The debate on how the International Maritime Organization’s (IMO) 2020 regulations will impact refiners has been raging for years. At AspenTech, we were discussing the broad impact on refinery economics back in 2018, and with individual refiners even longer. Today, the story has moved on. With the regulations just coming into effect, IMO 2020 is now an urgent concern for every refinery worldwide.
It is worrying, therefore, that a recent survey AspenTech commissioned reveals that while European refineries expect a larger impact from the IMO regulations than any other region, in many cases they are the least prepared for it.
European refineries have put a lower priority on improving availability than their competitors on the global stage. Just 23% say they are focusing on operational improvements targeting improved availability. They lack urgency and are slow to identify the benefits that an investment in digital technology can bring. IMO2020 will reduce many refineries’ profit options, and improving asset availability is the most powerful lever refiners can use to improve margins that is independent of their IMO advantage.
Worldwide, refineries are choosing to invest more in digital (rather than capital), but not at a fast-enough rate. Only 37% of refiners globally have put a focus on operational improvements targeting improved availability (even though our studies show margin improvement of at least $.50 per barrel is available). And just 43% of refineries around the world are concentrating on operational improvements to drive improved utilization — or, in other words, on digital investment to secure efficiency gains (where we believe another $1.50 per barrel is available). Both Boston Consulting Group (BCG) and McKinsey have published analysis showing energy in general — and refining in particular — to be behind the curve in industry progress in digital transformation.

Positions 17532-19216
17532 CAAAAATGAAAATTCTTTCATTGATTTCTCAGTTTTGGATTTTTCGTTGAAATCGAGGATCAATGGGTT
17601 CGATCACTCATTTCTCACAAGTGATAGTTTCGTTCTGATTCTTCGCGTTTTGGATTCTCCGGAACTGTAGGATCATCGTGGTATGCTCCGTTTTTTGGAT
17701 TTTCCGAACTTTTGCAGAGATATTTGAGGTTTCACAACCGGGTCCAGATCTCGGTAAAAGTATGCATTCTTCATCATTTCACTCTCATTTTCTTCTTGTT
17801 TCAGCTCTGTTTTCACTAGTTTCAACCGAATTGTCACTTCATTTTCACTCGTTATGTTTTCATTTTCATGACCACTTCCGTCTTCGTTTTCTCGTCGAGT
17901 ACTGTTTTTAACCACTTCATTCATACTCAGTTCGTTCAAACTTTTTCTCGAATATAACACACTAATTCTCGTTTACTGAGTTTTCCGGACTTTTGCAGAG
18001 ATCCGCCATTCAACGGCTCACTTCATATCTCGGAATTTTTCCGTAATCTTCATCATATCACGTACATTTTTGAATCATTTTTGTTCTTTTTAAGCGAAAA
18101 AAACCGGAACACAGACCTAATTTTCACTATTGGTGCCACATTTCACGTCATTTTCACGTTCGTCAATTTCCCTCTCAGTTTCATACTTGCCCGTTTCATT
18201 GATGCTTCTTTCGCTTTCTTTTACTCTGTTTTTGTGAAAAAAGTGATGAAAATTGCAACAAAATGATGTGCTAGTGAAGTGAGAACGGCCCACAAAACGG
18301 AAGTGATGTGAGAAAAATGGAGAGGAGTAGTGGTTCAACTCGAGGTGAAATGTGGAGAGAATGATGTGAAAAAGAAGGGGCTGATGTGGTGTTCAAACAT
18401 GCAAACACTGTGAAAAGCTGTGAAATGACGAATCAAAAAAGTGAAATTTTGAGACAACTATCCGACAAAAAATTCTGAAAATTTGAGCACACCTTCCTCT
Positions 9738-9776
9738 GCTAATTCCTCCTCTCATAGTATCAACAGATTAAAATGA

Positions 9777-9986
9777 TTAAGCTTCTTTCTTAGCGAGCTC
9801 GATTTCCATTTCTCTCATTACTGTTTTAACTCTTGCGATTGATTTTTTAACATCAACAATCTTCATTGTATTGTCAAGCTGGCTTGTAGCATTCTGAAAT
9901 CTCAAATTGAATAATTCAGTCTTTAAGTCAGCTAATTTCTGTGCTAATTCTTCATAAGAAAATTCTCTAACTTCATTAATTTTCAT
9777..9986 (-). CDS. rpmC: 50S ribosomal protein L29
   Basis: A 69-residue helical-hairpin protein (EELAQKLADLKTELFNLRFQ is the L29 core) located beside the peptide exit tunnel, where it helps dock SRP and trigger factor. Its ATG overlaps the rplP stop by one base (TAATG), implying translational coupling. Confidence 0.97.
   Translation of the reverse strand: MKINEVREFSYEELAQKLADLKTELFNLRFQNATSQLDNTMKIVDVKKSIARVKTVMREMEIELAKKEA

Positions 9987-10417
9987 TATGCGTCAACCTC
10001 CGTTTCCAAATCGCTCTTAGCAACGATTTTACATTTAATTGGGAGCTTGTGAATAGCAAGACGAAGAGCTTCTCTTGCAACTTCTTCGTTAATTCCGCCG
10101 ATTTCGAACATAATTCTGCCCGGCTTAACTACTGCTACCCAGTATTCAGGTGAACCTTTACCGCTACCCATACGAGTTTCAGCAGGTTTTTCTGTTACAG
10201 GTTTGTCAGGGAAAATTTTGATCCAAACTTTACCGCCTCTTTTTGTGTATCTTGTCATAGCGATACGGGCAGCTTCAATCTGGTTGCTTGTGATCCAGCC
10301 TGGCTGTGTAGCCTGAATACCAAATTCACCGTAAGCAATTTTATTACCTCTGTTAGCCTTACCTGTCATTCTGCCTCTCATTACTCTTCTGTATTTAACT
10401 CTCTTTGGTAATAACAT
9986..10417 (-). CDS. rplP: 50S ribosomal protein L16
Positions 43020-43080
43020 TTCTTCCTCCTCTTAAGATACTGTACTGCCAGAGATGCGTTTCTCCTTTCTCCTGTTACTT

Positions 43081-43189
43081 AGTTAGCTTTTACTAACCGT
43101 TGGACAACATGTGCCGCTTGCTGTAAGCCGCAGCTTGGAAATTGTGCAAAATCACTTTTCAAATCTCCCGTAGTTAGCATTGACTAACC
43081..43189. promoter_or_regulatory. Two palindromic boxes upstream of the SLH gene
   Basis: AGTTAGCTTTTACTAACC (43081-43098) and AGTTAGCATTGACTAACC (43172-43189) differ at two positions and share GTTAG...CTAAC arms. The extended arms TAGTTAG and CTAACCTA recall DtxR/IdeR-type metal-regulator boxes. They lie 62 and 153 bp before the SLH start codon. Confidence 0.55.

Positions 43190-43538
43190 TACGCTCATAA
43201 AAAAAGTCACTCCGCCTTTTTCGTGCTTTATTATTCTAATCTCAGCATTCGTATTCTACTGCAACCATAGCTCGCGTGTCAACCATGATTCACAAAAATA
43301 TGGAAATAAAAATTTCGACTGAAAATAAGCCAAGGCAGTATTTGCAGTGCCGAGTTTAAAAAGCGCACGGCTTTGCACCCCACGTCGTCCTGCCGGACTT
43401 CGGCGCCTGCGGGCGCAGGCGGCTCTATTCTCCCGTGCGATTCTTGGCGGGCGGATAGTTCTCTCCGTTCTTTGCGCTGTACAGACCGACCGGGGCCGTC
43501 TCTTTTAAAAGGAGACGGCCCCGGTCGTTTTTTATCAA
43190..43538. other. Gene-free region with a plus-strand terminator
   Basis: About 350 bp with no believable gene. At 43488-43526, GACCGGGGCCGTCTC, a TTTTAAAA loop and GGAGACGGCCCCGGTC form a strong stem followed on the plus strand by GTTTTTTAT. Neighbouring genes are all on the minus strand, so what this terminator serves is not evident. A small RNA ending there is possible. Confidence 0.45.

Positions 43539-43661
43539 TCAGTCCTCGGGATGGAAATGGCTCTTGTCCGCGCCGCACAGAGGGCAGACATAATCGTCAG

The AspenTech survey additionally revealed that nearly two-thirds of oil refineries globally (64%) have not made any capital expenditure against IMO 2020 regulations.
One-third of refineries (33%) are upgrading equipment to clean higher-sulfur fuel, according to the survey, while just 29% of plants are shifting to the use of lower-sulfur crude slates to help cope with the regulation. Digital tools are available to significantly improve performance of existing sulfur recovery units. For instance, BPCL Mumbai has improved sulfur removal and recovery by 90%, solely with a software investment.
Simply stated, refineries need to do much more. While it is too late for capital investment to have a real impact now, refineries need to focus on the use of new digital technologies to deliver operational improvements. In the availability area, a prime opportunity is moving to prescriptive maintenance based on AI. In the utilization area, supercharged planning technologies can make the difference. IMO 2020 should be forcing operators to find improvements to make their operations more efficient, but they are not moving fast enough today.
These are challenging times, but there are still many margin-improvement opportunities available to put refiners in the strongest possible position to survive and thrive in the post-IMO 2020 world. Given the overall reduction in production that IMO 2020 is likely to bring, fuels that enable shippers to comply will be comparatively more valuable in the market.
Investment to drive improved utilization and availability is becoming ever more urgent. Digital approaches can really help in this area, and when well designed and conceived, they can be put in place quickly to start driving results.
For more information about how shifting external pressures and the promise of digitalization are impacting the energy industry, please listen to the on-demand webinar I recorded with Lee Nichols of Hydrocarbon Processing magazine and Carole Nakhle of Crystol Energy.
You can also read my vision for the refinery of 2030 and how it will drive energy enterprise of the future.
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